Contrast of The Cask of Amontillado and Porphyrias Lover with Emphasis
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“Contrast of ‘The Cask of Amontillado’ and ‘Porphyria’s Lover’ with Emphasis on Deranged Characters”
One topic that has often intrigued writers is the insane mind. Most find it a challenge to try to correctly portray the thoughts and actions of a mad person. Two works with very accurate and vivid descriptions of such people are Wallace Stevens’ “Porphyria’s Lover” and Edgar Allan Poe’s “The Cask of Amontillado.” In both of these works, the insane person kills another person. However, the works differ greatly in their portrayal of the insane mind. The areas in which these two stories differ the most are the murderer’s reasoning, the murderer’s spontaneity, and the nature of the murderer’s mind.
Stevens and Poe both choose to have the insane person murder someone in their stories. This is, perhaps, because murder is something not usually associated as an action performed by normal people. However, the reasons for the murders are different in each story. The insane person in Poe’s story, Montressor, kills a friend of his. He does so for revenge, saying “The thousand injuries of Fortunato I had borne as best I could” (p. 209). On the other hand, the murderer in Steven’s story kills his wife because he wants to freeze the moment in time. He wants to make sure that she loves him forever. “While I debated what to do. / That moment she was mine, mine, fair, / Perfectly pure and good” (ln 35-37).
Another difference in the portrayal of the insane mind by Stevens and Poe is the spontaneity of the actions. In Poe’s story, Montressor plans out his actions for some length of time. He thinks about what he will do to redress the situation. “At length I would be avenged;” (pg. 209). On the other hand, the murderer in Steven’s story acts on the spur of the moment. He sees his love and then begins to fear that she might not be his forever. This worries him and he decides to do the only thing he knows of to keep her forever, kill her.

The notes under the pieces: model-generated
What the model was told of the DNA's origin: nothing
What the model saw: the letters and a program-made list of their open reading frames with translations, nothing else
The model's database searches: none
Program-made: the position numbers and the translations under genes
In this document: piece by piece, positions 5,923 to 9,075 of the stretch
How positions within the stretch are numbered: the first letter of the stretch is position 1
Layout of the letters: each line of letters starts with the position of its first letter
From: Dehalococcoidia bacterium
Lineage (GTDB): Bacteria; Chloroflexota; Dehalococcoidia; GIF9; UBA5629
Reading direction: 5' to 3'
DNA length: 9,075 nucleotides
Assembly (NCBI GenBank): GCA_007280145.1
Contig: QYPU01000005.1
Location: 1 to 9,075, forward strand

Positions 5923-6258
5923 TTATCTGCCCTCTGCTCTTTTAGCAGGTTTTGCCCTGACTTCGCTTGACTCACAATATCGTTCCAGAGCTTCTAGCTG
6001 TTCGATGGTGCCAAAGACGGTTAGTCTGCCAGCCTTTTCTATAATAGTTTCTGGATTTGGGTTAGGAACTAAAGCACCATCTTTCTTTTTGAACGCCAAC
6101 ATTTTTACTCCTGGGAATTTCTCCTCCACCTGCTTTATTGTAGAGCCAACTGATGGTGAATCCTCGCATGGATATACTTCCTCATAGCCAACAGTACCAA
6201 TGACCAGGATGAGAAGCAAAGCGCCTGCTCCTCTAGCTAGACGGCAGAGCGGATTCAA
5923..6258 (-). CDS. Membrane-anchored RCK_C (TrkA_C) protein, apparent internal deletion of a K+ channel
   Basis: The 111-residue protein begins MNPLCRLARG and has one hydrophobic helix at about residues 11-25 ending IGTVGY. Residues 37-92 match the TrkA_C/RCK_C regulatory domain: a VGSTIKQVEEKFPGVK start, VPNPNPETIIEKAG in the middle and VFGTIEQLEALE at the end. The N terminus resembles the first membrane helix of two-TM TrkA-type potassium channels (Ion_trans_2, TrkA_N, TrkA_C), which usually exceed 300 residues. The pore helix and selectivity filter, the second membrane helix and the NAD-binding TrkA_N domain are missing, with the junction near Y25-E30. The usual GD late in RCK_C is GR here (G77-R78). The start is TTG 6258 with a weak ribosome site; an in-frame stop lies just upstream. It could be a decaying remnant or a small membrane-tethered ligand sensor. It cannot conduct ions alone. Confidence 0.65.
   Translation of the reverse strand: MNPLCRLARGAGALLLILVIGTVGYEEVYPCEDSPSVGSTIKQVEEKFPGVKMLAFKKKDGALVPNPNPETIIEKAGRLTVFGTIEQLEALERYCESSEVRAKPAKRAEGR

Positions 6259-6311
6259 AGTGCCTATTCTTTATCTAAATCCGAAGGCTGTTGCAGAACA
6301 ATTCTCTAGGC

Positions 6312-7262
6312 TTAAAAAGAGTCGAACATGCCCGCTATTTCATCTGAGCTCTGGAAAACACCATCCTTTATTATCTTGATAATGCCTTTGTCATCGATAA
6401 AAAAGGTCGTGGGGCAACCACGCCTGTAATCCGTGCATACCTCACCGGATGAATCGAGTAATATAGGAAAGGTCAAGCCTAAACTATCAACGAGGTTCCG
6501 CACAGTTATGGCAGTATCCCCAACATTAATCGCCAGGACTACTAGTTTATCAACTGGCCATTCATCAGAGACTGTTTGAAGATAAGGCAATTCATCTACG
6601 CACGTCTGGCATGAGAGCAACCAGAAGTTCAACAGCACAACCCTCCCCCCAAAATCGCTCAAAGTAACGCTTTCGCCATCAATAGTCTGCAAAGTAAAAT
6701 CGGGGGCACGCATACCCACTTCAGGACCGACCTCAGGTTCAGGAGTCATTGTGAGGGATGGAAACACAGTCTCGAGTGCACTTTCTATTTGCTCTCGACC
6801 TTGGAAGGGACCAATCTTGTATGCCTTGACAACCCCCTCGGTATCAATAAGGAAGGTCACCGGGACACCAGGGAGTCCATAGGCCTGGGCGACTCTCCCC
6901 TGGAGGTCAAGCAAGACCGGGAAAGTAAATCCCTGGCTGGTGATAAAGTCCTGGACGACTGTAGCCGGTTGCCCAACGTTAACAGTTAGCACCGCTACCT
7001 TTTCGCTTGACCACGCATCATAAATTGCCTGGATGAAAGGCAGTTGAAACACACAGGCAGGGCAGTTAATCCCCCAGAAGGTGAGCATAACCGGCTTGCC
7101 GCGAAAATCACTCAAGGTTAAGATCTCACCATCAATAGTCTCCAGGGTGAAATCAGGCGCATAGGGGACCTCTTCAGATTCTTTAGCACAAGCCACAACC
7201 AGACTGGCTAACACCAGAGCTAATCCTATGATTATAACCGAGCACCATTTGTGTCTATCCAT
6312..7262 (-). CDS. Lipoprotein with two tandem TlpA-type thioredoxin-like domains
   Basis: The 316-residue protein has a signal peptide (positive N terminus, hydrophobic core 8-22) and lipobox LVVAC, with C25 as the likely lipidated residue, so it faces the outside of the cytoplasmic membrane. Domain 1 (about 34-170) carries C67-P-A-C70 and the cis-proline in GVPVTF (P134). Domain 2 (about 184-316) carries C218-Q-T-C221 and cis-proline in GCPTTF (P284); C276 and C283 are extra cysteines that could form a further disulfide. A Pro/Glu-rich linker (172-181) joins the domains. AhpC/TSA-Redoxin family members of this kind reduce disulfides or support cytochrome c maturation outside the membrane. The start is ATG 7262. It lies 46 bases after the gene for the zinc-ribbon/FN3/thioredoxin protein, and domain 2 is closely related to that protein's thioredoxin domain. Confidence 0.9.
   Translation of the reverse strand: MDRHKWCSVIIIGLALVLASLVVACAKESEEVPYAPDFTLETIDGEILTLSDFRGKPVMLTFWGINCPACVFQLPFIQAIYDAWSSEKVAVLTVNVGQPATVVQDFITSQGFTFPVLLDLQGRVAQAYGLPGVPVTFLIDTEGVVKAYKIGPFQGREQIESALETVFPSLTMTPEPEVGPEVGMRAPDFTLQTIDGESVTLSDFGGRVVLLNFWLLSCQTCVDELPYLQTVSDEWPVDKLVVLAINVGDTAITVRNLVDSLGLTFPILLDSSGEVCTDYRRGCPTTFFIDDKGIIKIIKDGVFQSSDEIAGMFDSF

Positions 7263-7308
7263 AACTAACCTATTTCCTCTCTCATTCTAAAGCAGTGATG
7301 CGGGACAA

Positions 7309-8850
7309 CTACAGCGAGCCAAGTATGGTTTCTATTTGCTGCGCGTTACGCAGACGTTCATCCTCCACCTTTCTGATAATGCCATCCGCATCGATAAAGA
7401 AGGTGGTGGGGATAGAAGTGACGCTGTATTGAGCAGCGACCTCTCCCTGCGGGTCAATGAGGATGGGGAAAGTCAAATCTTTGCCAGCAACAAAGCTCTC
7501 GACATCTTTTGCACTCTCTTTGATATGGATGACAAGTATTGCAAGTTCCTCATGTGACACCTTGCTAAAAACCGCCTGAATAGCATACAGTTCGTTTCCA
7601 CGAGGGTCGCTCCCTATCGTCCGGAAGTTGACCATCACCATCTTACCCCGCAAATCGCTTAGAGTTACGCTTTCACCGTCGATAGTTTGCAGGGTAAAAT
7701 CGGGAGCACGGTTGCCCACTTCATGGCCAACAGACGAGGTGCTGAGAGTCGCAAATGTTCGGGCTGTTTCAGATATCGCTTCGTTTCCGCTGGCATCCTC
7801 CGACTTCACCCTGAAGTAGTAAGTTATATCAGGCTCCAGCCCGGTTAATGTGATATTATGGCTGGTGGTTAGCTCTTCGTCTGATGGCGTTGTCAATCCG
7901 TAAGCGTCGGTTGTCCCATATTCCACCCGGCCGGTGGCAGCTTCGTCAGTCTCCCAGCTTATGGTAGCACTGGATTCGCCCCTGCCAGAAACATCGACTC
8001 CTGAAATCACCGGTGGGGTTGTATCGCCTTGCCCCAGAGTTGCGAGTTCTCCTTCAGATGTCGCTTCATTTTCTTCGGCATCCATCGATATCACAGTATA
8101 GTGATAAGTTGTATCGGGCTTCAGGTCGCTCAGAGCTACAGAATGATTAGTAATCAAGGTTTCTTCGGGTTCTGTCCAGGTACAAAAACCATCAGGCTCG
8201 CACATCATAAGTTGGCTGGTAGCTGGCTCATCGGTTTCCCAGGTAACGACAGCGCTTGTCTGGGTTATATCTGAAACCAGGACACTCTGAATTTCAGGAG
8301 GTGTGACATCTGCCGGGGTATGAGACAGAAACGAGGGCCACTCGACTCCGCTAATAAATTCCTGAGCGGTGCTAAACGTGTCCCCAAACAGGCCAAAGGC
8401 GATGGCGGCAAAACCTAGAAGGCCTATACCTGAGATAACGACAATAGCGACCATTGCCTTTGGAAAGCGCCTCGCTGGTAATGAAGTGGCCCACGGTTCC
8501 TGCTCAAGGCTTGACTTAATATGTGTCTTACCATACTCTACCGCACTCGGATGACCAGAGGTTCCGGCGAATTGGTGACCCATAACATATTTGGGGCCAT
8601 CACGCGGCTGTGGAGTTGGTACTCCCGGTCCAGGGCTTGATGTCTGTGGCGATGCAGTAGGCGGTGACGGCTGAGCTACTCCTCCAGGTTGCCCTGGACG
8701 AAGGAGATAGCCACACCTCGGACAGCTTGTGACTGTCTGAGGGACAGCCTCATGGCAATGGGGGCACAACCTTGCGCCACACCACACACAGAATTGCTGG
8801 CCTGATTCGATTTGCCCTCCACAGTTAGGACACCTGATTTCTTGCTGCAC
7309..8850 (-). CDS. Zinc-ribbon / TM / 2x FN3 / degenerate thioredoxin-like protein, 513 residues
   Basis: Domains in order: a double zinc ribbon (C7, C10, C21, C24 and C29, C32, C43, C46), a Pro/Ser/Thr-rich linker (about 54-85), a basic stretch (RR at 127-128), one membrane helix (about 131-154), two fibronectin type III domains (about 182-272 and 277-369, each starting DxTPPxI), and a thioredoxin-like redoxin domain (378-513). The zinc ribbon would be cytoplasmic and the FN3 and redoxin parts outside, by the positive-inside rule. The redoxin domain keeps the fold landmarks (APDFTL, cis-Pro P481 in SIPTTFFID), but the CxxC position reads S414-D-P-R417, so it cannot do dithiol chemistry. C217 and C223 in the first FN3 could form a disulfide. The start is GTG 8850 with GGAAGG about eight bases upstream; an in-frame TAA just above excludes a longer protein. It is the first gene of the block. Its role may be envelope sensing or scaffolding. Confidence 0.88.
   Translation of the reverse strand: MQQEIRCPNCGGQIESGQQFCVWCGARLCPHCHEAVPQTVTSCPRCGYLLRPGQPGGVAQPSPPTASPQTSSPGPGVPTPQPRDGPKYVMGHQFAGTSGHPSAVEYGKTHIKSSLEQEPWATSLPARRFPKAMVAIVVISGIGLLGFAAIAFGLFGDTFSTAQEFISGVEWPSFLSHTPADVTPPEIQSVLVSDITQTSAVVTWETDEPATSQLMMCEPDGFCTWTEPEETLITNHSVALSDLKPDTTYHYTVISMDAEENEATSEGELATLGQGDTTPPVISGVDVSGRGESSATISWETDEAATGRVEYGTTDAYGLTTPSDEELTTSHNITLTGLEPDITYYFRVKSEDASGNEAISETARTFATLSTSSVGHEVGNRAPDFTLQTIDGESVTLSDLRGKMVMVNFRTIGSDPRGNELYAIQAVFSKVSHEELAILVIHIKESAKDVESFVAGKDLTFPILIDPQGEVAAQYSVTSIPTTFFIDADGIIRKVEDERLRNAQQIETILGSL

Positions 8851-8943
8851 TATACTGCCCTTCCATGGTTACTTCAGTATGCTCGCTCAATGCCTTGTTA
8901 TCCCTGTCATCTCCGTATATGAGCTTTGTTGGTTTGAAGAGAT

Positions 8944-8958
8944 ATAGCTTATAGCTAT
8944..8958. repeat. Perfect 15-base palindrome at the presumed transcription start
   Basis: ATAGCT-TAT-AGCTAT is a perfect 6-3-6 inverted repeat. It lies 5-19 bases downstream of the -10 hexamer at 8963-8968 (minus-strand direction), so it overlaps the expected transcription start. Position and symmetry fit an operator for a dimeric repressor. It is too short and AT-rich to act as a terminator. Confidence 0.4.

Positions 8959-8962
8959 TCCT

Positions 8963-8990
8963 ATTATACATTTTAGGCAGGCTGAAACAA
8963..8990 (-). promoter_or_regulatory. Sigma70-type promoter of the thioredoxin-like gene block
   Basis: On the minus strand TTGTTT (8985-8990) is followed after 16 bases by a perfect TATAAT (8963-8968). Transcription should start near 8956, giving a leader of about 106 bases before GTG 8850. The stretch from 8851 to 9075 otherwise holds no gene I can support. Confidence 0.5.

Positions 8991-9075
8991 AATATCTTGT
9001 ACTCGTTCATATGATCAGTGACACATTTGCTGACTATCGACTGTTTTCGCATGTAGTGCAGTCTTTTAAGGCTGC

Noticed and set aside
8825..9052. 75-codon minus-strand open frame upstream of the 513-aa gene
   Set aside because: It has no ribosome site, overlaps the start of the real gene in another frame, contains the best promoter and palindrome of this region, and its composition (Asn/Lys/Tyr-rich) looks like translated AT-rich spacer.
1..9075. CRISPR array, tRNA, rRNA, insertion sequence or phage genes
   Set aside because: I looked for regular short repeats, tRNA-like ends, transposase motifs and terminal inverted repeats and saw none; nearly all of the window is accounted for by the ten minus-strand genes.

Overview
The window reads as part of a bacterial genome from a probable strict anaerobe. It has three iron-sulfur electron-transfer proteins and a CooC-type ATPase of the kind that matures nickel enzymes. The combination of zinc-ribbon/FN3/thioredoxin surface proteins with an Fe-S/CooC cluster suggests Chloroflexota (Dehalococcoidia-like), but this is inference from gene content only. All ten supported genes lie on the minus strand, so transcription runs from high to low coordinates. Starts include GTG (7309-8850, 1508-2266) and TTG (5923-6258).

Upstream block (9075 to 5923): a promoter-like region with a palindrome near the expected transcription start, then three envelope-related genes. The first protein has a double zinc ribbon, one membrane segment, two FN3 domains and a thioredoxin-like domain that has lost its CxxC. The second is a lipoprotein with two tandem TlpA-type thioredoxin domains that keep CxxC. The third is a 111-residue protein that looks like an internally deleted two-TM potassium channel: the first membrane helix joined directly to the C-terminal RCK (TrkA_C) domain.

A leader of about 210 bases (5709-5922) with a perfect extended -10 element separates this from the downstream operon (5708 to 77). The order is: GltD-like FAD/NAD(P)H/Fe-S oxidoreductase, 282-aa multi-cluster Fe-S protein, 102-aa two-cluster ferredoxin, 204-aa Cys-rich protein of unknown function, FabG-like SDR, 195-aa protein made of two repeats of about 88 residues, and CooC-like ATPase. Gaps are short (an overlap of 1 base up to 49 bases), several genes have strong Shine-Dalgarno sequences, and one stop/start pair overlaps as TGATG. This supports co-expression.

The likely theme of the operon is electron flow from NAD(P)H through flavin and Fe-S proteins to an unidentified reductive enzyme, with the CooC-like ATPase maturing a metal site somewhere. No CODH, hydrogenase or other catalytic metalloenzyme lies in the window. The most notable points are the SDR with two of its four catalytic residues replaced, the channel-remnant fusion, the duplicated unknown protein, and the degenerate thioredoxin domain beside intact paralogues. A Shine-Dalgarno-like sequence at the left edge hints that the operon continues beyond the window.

Another difference between Poe’s insane character and Steven’s is the nature of their mind. This can be inferred from their reactions after they each commit a murder. As Montressor seals Fortunato up in the wall, he seems to almost regret his actions. He first calls out to Fortunato frantically. Then, after hearing no reply, he begins to finish his work and says, “My heart grew sick” (pg. 214). Also, after completing the task he states, “In pace requiescat” (pg. 214), which is Latin for “May he rest in peace.” He seems to at least pity Fortunato for the fate that he has bestowed upon him. On the contrary, the insane individual in Steven’s poem seems to feel no remorse or guilt. After committing the murder, he continues to sit there and even places the dead body’s head on his shoulder. Also, after remaining that way all night he says, “And all night long we have not stirred, / And yet God has not said a word!” (ln 59-60). This is a triumphant remark in which he indicates that even God is not against what he did.
The insane mind can be pictured in many different ways based on how a person views others. It is apparent that Poe felt that someone insane was not necessarily entirely evil as he did have the character exhibit some signs of remorse and guilt. Montressor betrayed Fortunato only because he felt that he had been wronged. He was not right in killing him, but he felt justified. Steven’s insane character, on the other hand, did not feel entirely justified in his actions. His statement “No pain felt she; / I am quite sure she felt no pain.” (ln 41-42) indicates to the reader that he is not completely positive about the action that he just performed. Overall, Poe’s story seems to be one meant mainly for entertainment purposes. Steven’s, however, seems to attempt to point out some of the very dark sides of the strongest human emotion, love.
Literature: Reading, Reacting, Writing. Laurie G. Kirszner and Stephen R. Mandell, eds. 3rd ed.
New York: Harcourt Brace College Publishers, 1997.
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